The first thing I did was have a long and honest conversation with my husband.  How could we make this work?  What would the impact be on our home life?  How would we both need to change and adapt? Could we do it and not go grey overnight?  He was (and is) extremely supportive, but with his shift work, both of our families living interstate and three young children, there were some practical realities that we were not going to be able to escape. 

Once we had crunched some numbers and worked up what we believed was our ‘ideal’ routine, I then set about having the key conversations I needed to in order to try and get the support in place.  Our fabulous childcare provider had indicated very early on that she would do whatever she could to help us out, so she accommodated our request to have the girls at day-care on specific days. 

My manager was equally supportive and accommodating.  We agreed to trial an arrangement where I would work two days in the office and one day from home.  We’re 6 months in and thus far the arrangement has been very successful.  For part of the week I am able to come to work, reimmerse myself in the commercial world and engage in projects that are interesting and stimulating.  For the rest of the week I can focus on my family and in particular my 3 young daughters, giving them the time and space to drive me and each other crazy and enjoying all that comes with that.

For me, ‘success’ (or feeling successful at it) is made up of a combination of factors but essentially there are three things that have mattered the most – honesty, organisation and flexibility.  If I wasn’t honest with myself or those around me about how I was feeling and about what I wanted, then people may not have known how or what they could do to support me.  If I wasn’t an organised person I couldn’t do what needed to be done in order to make things happen.  If I didn’t work in an environment that supported real flexibility, then I couldn’t produce the required outputs. 

I don’t have the luxury of being able to compartmentalise work into one box and family into another.  I’m still mum when I’m at work and I’m still a Diversity manager when I’m at home.  They do bleed into one another at times.  But it is ultimately up to me to ensure my boundaries are manageable. 

Does it feel like a juggle?  Yes, without question.  Some days more than others.  But would I have it any other way?  Not for one second. 

Kellie Wade
Diversity Manager
King & Wood Mallesons

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Gender Equality for Women on government’s target

The Australian Government is investing over $900,000 in a range of projects and services aimed at bridging the gender pay gap and supporting girls and women in the workforce and the community.

Research by the EOWA revealed last month that the issue of gender equality is still evident today in Australian workplaces. Here’s a reminder of the key statistic that came out as a result of the research:

* Australian women, on average, earn 17.4% less than men

It is well-known that organisations benefit from the participation of women on their boards and in senior mangement positions.

“The Australian Government is committed to continuing to advance equality between women and men and we are backing this up through a range of new projects and services,” said The Minister for the Status of Women, Julie Collins.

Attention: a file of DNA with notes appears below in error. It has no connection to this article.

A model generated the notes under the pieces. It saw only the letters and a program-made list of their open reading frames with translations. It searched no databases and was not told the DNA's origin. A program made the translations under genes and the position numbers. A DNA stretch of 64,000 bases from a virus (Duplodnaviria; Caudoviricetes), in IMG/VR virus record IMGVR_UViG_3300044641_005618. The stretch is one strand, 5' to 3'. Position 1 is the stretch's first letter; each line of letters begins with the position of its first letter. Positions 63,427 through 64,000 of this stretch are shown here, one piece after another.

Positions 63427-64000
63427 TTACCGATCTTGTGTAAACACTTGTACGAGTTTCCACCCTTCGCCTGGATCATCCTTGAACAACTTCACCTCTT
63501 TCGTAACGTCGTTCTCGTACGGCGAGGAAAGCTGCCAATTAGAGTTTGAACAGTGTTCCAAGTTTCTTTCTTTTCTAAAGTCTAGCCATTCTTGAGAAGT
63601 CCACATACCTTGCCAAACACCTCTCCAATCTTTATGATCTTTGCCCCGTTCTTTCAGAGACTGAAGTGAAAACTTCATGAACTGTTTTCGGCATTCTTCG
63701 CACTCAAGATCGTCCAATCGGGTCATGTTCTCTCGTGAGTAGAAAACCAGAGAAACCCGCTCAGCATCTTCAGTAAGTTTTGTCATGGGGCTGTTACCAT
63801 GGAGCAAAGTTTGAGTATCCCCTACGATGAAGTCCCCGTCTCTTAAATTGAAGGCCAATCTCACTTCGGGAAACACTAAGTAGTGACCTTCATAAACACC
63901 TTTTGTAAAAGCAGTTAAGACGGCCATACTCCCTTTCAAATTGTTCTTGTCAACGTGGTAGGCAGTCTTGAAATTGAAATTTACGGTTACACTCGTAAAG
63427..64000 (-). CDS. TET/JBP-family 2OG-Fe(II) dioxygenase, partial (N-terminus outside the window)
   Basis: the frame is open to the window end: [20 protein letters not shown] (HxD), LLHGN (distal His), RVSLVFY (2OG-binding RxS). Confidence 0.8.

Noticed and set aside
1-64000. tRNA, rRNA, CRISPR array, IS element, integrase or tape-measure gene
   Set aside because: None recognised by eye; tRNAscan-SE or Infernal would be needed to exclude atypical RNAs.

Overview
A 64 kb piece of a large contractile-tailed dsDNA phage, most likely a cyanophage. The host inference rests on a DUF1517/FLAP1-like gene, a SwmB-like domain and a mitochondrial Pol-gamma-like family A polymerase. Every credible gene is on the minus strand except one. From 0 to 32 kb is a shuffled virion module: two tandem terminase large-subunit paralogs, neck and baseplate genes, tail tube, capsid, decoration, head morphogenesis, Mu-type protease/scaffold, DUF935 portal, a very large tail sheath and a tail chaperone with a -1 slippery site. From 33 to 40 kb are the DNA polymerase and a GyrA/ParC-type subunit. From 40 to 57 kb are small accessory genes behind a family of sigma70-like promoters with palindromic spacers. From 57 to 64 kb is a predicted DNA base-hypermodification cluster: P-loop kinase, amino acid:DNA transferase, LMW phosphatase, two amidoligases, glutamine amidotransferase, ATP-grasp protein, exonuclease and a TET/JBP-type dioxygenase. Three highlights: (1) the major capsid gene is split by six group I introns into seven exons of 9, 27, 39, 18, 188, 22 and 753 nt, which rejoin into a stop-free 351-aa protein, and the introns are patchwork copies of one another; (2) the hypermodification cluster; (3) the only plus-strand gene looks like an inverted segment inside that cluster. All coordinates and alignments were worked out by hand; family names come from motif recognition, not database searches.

“These include resources to help women with the cost of living and programs to help young women with personal development and to boost women’s leadership in male-dominated industries.

“The Government is determined to advance gender equality and women’s economic security and will respond strongly to gender inequality anywhere.

“This legislation is a significant step towards the removal of barriers to women’s full and equal participation in the workplace and I look forward to the legislation passing through the Senate as soon as possible,” Ms Collins said.

Some of the latest funding measures through the Gender Equality for Women program are:

  • $225,000 for a second round of 70 Australian Institute of Company Directors board diversity scholarships, as announced by the Prime Minister last week.
  • $51,625 to determine how to best support emerging women leaders in the community sector.
  • $100,000 towards the Sports Leadership Grants and Scholarships for Women Program, to enable more women to access accredited training and education in sports management.
  • $50,000 for a joint project with the Australian Human Rights Commission, in partnership with the Male Champions of Change, aimed at boosting women’s leadership in male-dominated industries.
  • $89,106 to better understand how to promote women’s participation in the labour force and help inform the development of the new National Workforce Development Strategy. 
  • $52,500 to examine the reasons for the first year pay gap between male and female graduates from university and vocational education and training. 
  • $39,000 to enhance each portfolio’s capacity to meet the gender balance target of at least 40 per cent women on Australian Government boards by 2015.

Whilst these government initiatives will assist in some aspects of improving the gender pay gap, organisations need to do their part also, says Emma Walsh, Director of mums@work.

“We lose many women from the top positions in organisations because of leaving to go on maternity leave and have children. Employers need to be ready to have that flexible work conversation to retain their top female talent,” says Walsh.